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Entries in iTunes (10)


Rotten Apple

As Apple kicked off it’s June 30th launch of the revamped Apple Music Service (Beats music), there were many kinks and controversies along the way. The controversy was that Apple was not planning to pay artists for the 3-month trial period of the service. Many artists spoke up against not being paid for the use of their streamed songs in the 3-month trial period. Many artists threatened Apple to pull their music from the streaming service all together. Artist and activist Taylor Swift took to Tumblr in a letter stating that she was speaking on the behalf of her fellow musicians who were hesitant to speak out against the tech giant.

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Smashing the Music Industry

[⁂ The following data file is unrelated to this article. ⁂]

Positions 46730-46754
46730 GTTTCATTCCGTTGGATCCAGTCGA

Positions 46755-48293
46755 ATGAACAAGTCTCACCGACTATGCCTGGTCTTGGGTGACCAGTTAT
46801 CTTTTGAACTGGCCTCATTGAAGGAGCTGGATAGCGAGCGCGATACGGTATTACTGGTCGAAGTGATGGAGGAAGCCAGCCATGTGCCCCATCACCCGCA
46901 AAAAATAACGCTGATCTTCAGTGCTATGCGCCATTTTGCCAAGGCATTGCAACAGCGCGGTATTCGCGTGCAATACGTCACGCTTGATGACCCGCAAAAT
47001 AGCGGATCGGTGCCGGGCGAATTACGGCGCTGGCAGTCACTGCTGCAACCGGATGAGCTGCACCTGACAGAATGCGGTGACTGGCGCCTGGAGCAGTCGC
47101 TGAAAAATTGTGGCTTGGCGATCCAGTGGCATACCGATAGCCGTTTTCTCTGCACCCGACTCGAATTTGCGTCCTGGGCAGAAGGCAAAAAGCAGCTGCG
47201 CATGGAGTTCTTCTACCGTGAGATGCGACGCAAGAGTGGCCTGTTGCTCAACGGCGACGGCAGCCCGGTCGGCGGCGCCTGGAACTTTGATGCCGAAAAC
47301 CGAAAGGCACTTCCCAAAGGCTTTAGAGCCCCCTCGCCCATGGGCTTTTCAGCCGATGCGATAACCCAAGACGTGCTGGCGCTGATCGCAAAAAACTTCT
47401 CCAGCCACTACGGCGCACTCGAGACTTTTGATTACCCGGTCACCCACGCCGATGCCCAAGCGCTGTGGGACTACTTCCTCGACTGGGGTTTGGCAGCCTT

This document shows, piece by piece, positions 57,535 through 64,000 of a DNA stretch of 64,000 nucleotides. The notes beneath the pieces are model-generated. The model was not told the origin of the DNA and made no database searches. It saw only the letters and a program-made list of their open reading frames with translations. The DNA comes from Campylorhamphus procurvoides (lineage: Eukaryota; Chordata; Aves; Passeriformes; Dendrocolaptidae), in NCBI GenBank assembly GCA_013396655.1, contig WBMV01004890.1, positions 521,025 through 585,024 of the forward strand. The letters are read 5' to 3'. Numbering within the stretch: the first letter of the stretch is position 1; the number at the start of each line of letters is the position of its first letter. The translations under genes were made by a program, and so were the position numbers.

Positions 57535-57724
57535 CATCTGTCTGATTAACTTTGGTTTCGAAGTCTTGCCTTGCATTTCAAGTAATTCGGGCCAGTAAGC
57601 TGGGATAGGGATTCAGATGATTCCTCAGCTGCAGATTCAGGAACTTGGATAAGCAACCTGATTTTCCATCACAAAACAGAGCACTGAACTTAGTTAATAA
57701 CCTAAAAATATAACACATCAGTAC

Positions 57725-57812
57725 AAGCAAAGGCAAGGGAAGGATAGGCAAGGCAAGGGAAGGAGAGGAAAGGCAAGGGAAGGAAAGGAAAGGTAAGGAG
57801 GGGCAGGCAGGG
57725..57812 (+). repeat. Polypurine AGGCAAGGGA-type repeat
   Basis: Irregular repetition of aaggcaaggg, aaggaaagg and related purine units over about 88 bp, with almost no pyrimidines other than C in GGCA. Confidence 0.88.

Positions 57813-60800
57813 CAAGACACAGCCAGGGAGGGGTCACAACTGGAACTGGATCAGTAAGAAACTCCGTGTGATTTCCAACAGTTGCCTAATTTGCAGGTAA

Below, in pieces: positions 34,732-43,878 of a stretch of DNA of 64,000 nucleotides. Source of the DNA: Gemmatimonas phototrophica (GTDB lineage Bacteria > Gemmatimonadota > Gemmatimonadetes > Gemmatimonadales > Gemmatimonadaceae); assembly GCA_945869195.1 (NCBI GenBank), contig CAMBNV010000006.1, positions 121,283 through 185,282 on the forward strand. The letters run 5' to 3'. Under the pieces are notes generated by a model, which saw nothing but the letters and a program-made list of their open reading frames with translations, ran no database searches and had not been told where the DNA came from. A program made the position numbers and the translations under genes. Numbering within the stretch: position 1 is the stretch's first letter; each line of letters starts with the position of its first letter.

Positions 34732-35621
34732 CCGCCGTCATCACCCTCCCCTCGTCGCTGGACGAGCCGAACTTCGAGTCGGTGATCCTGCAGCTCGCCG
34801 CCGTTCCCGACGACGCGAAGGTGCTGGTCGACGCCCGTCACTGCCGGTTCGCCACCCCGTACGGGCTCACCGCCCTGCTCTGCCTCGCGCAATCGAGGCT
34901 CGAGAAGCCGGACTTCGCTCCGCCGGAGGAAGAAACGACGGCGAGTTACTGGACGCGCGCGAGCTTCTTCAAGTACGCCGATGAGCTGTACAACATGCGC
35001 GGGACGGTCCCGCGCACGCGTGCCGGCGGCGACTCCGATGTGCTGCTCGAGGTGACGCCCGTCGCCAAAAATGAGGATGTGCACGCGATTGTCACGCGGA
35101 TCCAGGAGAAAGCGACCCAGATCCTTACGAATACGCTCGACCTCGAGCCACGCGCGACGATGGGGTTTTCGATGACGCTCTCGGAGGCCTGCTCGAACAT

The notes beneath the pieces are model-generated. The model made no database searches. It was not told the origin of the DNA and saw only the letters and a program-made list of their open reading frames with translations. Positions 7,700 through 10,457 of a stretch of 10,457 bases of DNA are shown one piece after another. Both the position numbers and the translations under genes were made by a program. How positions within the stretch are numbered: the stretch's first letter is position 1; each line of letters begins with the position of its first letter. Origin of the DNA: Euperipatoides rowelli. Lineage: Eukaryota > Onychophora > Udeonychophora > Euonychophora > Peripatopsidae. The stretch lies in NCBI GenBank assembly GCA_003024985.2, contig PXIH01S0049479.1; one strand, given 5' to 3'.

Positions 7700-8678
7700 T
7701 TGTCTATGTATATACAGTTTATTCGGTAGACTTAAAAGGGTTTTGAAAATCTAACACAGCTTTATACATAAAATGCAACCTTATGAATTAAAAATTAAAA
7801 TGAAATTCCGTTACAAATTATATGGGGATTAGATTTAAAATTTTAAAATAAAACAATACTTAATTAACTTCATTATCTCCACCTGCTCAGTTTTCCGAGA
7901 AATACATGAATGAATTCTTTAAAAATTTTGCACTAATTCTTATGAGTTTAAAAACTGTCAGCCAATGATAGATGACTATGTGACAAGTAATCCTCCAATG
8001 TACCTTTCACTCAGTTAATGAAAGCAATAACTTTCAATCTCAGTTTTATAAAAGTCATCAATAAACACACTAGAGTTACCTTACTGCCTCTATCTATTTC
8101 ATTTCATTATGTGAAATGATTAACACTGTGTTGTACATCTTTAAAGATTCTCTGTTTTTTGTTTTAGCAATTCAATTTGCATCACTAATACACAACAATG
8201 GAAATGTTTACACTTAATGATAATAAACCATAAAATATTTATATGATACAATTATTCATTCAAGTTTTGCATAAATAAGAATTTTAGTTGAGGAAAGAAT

Billy Corgan, Smashing Pumpkins frontman, believes that the music business model is outdated and takes advantage of artists. Corgan said, “The music business is mostly run by feckless idiots who do not subscribe to the normal tenets of capitalism which when they do, the business tends to work out well and stars tend to rise to the top, everybody benefits, but it is still a parochial business. It is run by thiefdoms way behind the times technologically.”


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7 Tips to Increase your Exposure and Potential

By now it’s apparent that there is a ton of music out there – over-saturation is a term you may hear often these days. For anyone getting involved with the music industry there is always a need for more exposure and promotion. If an artist or a record label has it, they will sell better, simple as that.